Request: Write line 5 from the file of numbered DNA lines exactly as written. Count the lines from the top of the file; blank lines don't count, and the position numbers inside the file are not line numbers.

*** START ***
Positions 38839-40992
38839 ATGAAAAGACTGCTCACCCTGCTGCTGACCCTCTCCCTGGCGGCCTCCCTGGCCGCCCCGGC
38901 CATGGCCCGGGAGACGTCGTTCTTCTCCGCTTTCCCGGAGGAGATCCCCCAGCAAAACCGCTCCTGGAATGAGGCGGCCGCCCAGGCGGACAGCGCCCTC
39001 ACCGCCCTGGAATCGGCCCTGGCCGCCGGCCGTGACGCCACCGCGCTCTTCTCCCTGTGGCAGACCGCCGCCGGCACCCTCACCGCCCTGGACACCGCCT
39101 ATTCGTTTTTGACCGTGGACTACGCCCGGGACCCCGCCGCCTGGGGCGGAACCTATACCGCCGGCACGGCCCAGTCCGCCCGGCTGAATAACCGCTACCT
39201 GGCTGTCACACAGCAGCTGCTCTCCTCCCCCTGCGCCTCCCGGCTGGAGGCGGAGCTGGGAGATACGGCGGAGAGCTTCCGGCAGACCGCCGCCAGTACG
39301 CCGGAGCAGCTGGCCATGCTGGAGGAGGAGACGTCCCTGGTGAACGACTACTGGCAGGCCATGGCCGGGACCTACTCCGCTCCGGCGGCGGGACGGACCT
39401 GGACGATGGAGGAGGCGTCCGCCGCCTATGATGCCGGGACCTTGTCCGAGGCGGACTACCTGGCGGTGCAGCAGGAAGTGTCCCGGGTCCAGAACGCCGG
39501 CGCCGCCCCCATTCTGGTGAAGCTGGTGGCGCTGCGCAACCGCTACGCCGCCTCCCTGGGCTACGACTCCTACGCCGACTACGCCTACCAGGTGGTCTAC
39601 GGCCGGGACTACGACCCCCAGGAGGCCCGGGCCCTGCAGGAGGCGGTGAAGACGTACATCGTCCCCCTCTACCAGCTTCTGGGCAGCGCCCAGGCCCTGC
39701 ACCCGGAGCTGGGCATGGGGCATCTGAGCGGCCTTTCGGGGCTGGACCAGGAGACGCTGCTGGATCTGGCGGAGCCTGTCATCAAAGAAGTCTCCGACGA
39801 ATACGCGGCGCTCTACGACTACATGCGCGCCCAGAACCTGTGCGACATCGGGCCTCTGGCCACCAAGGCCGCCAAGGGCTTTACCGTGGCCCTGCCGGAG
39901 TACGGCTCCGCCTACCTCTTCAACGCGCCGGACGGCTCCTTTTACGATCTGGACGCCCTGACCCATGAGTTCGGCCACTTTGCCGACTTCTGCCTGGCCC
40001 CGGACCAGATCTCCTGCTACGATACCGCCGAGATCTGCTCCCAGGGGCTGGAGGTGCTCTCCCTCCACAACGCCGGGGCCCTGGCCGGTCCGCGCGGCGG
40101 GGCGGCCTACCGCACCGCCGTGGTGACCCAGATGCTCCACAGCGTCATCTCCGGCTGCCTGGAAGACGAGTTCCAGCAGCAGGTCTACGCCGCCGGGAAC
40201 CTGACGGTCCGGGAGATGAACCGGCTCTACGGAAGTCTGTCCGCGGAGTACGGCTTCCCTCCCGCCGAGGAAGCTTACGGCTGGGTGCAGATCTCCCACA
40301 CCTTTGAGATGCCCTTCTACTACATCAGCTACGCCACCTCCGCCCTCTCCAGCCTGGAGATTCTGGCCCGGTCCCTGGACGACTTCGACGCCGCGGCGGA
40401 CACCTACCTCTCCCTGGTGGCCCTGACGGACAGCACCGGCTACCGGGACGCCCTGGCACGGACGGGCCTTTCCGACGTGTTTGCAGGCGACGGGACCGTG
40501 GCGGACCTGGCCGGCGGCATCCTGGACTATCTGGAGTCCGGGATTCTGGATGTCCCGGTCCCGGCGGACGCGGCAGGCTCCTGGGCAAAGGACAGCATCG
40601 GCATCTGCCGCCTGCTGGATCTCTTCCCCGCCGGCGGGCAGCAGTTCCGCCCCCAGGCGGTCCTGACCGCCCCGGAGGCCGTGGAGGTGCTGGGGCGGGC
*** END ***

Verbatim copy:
39101 ATTCGTTTTTGACCGTGGACTACGCCCGGGACCCCGCCGCCTGGGGCGGAACCTATACCGCCGGCACGGCCCAGTCCGCCCGGCTGAATAACCGCTACCT